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About this book

The book sets out to explore the economic motivations of imperial expansion under capitalism. This undoubtedly is related to two fundamental research questions in economic sciences. First, what factors explain the divergence in living standards across countries under the capitalist economic system? Second, what ensures internal and external stability of the capitalist economic system? The book adopts a unified approach to address these questions. Using the standard growth model it shows that improvements in living standards are dependent on access to raw materials, labour, capital, technology, and perhaps most importantly 'economies of scale'. Empires ensure scale economy through guaranteed access to markets and raw materials. The stability of the system depends on growth and distribution and it is not possible to have one without the other. However, the quest for growth and imperial expansion implies that one empire invariably comes into conflict with another. This is perhaps the most unstable and potentially dangerous characteristic of the capitalist system. Using extensive historical accounts the book shows that this inherent tension can be best managed by acknowledging mutual spheres of influence within the international system along the lines of the 1815 Vienna Congress. This timely publication addresses not only students and scholars of economics, geography, political science, and history, but also general readers interested in a better understanding of economic development, international relations, and the history of global capitalism.

Table of Contents

Frontmatter

Chapter 1. Capitalism and Elite Feud: A Short Introduction

Abstract
This chapter presents a short introduction and chapter wise summary. The book sets out to confront the question what motivates imperial expansion under the capitalist economic system? In particular, it focuses on the economic motivations of expansion. This undoubtedly is related to two fundamental research questions in economic sciences. First, what factors explain the divergence in living standards across countries? Second, what ensures internal and external stability of the capitalist economic system? Overall, the book is divided into five parts. Part I presents a theoretical framework. Part II deals with the history of Early Modern and Modern Europe. Part III deals with the history of the Post-war period till the present. Part IV concludes with an analysis of the geopolitical implications of COVID 19 and some predictions for the future. Part V presents a literature survey.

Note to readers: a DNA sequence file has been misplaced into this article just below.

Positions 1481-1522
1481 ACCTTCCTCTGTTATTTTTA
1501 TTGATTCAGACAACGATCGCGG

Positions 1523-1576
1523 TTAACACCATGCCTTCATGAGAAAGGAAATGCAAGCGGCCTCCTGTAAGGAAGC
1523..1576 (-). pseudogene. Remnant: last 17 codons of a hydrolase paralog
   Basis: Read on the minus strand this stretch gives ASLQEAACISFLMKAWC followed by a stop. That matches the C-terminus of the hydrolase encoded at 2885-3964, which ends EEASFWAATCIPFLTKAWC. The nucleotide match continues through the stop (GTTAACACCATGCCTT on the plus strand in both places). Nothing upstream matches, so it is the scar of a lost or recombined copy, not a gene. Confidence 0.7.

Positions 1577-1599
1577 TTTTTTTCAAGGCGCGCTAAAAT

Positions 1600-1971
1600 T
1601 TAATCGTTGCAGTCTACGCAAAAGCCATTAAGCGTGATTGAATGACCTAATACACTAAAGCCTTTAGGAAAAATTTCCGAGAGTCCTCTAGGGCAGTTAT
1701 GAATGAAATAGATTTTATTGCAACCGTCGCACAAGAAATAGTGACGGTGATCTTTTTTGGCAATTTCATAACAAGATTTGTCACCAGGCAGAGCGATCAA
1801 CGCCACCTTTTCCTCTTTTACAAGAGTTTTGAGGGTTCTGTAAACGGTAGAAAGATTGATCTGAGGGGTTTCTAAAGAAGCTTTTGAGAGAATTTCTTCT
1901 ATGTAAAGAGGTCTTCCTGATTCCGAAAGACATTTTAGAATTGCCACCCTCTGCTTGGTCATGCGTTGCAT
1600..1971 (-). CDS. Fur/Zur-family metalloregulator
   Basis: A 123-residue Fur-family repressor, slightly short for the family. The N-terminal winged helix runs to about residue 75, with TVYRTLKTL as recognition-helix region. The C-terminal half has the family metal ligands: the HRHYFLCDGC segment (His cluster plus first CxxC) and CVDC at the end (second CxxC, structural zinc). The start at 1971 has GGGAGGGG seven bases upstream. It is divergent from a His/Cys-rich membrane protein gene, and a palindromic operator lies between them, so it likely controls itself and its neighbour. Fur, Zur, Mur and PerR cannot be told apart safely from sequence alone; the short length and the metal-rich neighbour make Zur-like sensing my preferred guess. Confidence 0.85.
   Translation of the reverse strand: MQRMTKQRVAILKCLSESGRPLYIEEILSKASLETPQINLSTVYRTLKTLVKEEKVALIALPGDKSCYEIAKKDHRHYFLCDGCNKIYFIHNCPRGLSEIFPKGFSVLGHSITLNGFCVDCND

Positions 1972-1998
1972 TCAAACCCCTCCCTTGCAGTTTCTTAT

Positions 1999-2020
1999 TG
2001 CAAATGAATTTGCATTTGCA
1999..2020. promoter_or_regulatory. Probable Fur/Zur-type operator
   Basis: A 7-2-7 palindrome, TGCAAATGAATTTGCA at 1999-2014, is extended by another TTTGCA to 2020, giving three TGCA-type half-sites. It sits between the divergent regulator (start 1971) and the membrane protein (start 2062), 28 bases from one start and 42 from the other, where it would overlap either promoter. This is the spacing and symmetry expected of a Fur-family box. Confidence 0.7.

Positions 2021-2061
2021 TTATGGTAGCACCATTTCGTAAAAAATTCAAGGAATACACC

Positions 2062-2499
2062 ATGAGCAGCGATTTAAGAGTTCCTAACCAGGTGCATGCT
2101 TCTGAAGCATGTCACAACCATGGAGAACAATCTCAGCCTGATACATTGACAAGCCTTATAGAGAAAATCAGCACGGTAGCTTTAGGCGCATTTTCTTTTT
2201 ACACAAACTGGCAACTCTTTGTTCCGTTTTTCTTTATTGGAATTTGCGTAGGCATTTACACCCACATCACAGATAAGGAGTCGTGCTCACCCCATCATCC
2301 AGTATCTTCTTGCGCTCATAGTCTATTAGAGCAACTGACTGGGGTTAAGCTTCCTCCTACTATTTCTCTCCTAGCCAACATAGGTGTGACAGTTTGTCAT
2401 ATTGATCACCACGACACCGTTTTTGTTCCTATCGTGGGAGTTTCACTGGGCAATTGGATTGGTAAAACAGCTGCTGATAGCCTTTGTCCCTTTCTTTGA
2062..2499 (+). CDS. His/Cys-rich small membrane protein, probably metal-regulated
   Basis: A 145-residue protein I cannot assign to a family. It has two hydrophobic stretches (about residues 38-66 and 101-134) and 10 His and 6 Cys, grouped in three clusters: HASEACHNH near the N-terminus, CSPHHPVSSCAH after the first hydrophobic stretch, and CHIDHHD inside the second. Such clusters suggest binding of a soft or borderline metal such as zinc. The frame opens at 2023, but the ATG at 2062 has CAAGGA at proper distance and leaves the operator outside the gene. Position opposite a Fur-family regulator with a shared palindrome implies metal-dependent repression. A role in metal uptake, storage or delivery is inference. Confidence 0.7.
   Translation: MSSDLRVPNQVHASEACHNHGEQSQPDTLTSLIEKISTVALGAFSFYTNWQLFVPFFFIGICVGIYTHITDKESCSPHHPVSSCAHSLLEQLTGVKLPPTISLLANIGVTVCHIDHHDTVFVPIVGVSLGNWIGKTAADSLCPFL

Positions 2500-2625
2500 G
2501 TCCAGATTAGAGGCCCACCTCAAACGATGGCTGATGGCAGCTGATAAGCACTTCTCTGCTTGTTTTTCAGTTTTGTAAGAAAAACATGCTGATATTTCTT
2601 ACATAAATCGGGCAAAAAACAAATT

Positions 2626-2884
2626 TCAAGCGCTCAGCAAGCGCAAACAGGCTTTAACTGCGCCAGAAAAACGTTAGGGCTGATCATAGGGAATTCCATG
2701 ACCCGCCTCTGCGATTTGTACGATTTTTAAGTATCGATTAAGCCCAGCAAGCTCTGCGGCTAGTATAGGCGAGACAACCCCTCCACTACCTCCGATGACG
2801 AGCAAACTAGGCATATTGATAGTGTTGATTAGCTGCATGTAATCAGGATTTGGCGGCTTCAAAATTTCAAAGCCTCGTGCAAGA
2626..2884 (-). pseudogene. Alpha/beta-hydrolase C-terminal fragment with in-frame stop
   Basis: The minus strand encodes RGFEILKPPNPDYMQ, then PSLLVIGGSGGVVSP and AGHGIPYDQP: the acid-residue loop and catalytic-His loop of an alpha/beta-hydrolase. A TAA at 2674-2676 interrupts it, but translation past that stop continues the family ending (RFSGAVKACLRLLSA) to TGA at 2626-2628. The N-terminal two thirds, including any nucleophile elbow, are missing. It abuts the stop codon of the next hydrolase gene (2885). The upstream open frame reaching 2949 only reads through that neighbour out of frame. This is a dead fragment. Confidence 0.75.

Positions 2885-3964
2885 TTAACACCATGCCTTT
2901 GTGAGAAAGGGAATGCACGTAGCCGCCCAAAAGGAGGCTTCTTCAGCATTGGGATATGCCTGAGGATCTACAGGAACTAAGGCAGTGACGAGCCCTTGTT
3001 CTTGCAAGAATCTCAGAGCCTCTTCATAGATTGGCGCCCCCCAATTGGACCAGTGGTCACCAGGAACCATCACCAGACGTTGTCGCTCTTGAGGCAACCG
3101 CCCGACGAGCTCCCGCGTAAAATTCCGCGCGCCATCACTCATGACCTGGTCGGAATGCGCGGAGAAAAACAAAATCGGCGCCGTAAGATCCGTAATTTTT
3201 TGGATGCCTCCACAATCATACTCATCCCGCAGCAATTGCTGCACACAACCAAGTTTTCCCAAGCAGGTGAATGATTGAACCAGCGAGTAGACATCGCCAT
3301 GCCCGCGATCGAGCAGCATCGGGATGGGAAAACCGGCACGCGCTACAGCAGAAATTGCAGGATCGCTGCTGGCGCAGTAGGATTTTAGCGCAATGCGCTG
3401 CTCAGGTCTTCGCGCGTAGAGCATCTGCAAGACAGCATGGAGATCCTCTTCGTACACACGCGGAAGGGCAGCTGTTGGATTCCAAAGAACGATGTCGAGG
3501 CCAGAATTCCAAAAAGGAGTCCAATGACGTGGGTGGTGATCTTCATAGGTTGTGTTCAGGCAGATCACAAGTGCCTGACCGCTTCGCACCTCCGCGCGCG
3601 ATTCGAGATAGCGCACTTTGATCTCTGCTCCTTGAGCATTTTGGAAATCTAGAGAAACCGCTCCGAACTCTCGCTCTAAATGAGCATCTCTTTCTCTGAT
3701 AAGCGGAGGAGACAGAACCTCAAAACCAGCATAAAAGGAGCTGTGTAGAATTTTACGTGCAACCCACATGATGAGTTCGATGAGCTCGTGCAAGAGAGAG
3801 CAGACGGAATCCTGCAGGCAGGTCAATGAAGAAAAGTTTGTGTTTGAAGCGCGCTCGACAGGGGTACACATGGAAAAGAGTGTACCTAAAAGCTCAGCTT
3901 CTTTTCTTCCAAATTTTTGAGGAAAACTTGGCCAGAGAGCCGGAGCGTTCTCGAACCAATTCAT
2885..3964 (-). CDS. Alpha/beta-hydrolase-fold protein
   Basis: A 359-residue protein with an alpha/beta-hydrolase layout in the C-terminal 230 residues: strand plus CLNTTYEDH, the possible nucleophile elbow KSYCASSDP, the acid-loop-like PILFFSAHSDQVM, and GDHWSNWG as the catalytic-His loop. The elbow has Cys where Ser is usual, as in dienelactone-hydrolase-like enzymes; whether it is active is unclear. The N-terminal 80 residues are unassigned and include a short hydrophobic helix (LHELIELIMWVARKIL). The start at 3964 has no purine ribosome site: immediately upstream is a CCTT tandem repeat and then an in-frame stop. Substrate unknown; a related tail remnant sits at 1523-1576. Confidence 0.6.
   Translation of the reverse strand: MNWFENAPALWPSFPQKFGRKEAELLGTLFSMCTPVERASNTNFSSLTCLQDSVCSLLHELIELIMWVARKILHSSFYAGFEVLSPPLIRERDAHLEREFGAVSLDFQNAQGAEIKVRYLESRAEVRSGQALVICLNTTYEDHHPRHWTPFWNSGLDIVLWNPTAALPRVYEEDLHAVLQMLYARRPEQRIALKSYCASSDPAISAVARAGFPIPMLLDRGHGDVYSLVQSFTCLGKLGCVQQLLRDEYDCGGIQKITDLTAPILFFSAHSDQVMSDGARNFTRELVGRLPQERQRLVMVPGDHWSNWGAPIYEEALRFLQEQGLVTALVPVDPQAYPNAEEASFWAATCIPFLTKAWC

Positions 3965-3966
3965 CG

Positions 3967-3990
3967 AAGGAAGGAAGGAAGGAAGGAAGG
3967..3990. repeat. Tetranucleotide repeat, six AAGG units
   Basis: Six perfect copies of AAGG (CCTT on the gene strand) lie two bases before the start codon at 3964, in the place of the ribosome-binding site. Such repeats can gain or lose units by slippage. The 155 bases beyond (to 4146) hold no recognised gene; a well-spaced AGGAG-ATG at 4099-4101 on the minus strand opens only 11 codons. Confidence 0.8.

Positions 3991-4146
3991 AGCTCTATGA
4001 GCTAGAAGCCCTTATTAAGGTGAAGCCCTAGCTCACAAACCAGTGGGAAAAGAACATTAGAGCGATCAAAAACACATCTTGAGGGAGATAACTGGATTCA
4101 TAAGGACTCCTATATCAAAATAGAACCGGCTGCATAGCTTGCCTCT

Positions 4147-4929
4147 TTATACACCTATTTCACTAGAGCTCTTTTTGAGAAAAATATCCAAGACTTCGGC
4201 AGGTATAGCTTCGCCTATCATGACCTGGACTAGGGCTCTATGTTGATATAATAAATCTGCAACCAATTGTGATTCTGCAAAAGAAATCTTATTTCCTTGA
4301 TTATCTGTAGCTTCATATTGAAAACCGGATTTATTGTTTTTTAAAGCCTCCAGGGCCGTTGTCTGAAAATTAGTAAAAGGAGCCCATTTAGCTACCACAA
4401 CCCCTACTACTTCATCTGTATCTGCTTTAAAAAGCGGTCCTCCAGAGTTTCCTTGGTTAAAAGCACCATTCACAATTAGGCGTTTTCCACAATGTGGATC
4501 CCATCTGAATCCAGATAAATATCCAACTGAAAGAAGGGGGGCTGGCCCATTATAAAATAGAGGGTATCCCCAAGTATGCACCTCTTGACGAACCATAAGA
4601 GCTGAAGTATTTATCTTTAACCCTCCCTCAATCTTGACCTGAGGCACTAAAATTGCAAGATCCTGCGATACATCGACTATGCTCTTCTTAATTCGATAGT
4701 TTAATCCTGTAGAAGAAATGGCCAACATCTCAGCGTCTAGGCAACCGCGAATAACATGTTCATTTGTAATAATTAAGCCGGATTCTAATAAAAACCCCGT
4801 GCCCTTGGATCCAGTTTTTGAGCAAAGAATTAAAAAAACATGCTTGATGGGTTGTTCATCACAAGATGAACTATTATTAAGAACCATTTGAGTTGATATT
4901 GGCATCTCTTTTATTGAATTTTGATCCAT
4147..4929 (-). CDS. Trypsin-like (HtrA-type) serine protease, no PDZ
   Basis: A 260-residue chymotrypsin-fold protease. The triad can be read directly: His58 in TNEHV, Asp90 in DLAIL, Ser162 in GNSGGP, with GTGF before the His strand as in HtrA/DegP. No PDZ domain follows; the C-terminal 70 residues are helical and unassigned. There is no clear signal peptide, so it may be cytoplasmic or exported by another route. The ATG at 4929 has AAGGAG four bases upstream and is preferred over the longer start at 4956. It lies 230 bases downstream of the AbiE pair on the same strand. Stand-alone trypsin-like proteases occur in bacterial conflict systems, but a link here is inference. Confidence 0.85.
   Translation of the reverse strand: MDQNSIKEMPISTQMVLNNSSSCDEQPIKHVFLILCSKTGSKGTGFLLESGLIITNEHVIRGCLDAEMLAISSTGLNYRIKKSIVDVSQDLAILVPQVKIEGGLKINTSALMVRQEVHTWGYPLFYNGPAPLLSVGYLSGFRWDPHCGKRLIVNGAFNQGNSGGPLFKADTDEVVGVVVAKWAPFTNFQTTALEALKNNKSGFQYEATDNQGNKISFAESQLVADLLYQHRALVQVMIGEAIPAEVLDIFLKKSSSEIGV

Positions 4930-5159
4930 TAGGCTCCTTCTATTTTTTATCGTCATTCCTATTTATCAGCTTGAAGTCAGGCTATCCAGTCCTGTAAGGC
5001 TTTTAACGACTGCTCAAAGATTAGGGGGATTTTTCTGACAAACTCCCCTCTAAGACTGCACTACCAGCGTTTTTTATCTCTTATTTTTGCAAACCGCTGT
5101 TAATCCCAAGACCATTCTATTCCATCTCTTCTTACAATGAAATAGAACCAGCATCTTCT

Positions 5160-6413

Sambit Bhattacharyya

Theoretical Framework

Frontmatter

Chapter 2. A Unified Theory of Rent, Elite Feud, and Imperial Expansion

Abstract
This chapter presents the theoretical framework. The framework addresses two fundamental questions in economic sciences. What factors explain the divergence in living standards across countries and what ensures internal and external stability of the capitalist economic system? The framework adopts a non-technical and unified approach. Using the neoclassical growth model, it shows that economic growth is dependent on access to raw materials, labour, capital, technology, and perhaps most importantly ‘economies of scale’. Then it modifies the neoclassical growth model by introducing power relations (both internal and external to a nation), which ensures scale economies through guaranteed access to markets and raw materials. Thus, imperial expansion is a natural consequence of the capitalist economic system. The stability of the system depends on growth and distribution and it is not possible to have one without the other. However, the quest for growth and imperial expansion implies one empire invariably enters into conflict with another empire. Such inherent tension in the capitalist system can be best managed by acknowledging great power spheres of influence.